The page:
Goethe has been quoted as saying, “Whatever you can do, or dream you can, begin it. Boldness has genius, power, and magic in it.” Francis and Jesus would agree.


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Philip Neri: Philip Neri was a sign of contradiction, combining popularity with piety against the background of a corrupt Rome and a disinterested clergy, the whole post-Renaissance malaise.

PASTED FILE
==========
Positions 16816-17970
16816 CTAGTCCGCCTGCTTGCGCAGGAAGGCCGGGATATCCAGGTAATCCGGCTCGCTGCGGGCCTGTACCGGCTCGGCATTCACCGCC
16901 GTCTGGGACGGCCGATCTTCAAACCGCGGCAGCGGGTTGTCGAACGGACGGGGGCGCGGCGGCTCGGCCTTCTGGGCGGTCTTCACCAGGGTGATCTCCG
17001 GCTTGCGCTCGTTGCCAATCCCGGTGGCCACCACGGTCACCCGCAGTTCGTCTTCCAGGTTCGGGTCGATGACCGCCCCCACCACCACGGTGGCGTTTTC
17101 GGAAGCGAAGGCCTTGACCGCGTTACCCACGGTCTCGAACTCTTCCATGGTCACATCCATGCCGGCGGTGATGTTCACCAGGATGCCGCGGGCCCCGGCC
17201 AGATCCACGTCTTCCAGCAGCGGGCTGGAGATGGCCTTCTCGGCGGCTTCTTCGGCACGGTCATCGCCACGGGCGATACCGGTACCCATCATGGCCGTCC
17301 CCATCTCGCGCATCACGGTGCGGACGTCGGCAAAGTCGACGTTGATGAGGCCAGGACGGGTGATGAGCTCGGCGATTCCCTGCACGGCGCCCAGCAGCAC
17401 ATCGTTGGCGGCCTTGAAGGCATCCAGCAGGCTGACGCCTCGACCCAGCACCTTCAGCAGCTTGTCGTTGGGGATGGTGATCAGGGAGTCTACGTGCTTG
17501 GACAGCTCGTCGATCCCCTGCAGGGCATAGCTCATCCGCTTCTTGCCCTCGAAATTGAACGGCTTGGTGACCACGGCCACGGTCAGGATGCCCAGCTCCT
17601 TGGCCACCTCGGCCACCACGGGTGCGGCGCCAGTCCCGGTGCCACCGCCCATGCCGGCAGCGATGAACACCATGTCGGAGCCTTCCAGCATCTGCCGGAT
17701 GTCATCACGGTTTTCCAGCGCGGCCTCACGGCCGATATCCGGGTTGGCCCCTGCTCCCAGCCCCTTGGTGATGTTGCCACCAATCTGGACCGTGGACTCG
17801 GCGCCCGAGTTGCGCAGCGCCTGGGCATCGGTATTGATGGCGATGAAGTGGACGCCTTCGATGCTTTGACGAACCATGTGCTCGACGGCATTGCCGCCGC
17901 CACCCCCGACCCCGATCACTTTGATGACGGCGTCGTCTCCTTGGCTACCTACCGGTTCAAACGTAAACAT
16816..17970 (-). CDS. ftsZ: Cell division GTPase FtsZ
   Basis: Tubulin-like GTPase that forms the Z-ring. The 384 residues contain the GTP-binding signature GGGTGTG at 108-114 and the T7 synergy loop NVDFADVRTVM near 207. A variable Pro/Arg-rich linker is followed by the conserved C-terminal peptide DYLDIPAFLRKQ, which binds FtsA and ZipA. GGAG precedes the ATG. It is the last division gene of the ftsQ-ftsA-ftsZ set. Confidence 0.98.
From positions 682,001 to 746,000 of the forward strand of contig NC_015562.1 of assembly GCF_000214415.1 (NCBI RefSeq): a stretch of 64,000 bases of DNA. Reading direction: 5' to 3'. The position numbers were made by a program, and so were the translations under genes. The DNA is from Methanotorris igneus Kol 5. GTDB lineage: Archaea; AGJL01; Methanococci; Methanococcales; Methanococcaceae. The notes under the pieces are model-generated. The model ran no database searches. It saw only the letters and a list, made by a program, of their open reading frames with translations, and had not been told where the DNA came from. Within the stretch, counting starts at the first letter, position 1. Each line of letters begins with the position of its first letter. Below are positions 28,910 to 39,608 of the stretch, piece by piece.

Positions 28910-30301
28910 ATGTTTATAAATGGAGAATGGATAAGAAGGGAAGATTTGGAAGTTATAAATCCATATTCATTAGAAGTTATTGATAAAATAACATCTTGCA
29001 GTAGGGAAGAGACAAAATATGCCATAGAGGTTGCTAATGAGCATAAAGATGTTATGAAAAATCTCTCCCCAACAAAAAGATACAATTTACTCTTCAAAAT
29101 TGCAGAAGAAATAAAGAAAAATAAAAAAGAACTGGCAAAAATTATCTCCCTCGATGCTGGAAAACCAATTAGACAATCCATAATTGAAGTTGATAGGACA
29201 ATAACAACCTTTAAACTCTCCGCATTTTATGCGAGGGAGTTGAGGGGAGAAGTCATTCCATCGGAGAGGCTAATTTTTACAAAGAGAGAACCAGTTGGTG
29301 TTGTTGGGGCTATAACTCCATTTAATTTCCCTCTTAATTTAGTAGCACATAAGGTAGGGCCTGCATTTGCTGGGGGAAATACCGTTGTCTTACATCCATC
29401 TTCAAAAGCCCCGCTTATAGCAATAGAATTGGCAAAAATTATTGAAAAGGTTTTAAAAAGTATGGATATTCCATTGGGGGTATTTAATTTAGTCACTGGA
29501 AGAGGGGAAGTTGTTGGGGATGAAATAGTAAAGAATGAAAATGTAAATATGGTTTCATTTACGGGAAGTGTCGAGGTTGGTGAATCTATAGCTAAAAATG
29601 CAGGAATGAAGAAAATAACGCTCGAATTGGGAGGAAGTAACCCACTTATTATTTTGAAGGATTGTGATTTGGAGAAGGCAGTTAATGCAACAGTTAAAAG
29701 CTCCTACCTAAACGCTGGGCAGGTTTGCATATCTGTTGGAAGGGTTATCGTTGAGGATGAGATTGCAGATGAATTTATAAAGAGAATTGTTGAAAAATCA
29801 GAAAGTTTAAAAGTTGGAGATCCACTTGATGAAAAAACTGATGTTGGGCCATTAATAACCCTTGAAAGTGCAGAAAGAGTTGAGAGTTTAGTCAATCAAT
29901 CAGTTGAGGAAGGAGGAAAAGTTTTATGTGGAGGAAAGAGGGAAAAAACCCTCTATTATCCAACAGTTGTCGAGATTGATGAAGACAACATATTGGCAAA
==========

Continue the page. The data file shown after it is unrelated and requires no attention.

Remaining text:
<p>At an early age, he abandoned the chance to become a businessman, moved to Rome from Florence and devoted his life and individuality to God. After three years of philosophy and theology studies, he gave up any thought of ordination. The next 13 years were spent in a vocation unusual at the time—that of a layperson actively engaged in prayer and the apostolate. </p><p>As the Council of Trent (1545-63) was reforming the Church on a doctrinal level, Philip’s appealing personality was winning him friends from all levels of society, from beggars to cardinals. He rapidly gathered around himself a group of laypersons won over by his audacious spirituality. Initially they met as an informal prayer and discussion group, and also served poor people in Rome. </p><p>At the urging of his confessor, he was ordained a priest and soon became an outstanding confessor, gifted with the knack of piercing the pretenses and illusions of others, though always in a charitable manner and often with a joke. He arranged talks, discussions and prayers for his penitents in a room above the church. He sometimes led “excursions” to other churches, often with music and a picnic on the way. </p><p>Some of his followers became priests and lived together in community. This was the beginning of the Oratory, the religious institute he founded. A feature of their life was a daily afternoon service of four informal talks, with vernacular hymns and prayers. Giovanni Palestrina was one of Philip’s followers, and composed music for the services. </p><p>The Oratory was finally approved after suffering through a period of accusations of being an assembly of heretics, where laypersons preached and sang vernacular hymns! (Cardinal Newman founded the first English-speaking house of the Oratory three centuries later.) </p><p>Philip’s advice was sought by many of the prominent figures of his day. He is one of the influential figures of the Counter-Reformation, mainly for converting to personal holiness many of the influential people within the Church itself. His characteristic virtues were humility and gaiety.</p> American Catholic Blog When we suffer, we don’t just come to understand the pain of Christ’s cross more, we come to understand the depth of God’s love for us: that he would endure such pain for us—in our place. We have a God who endured death so we would never have to do so.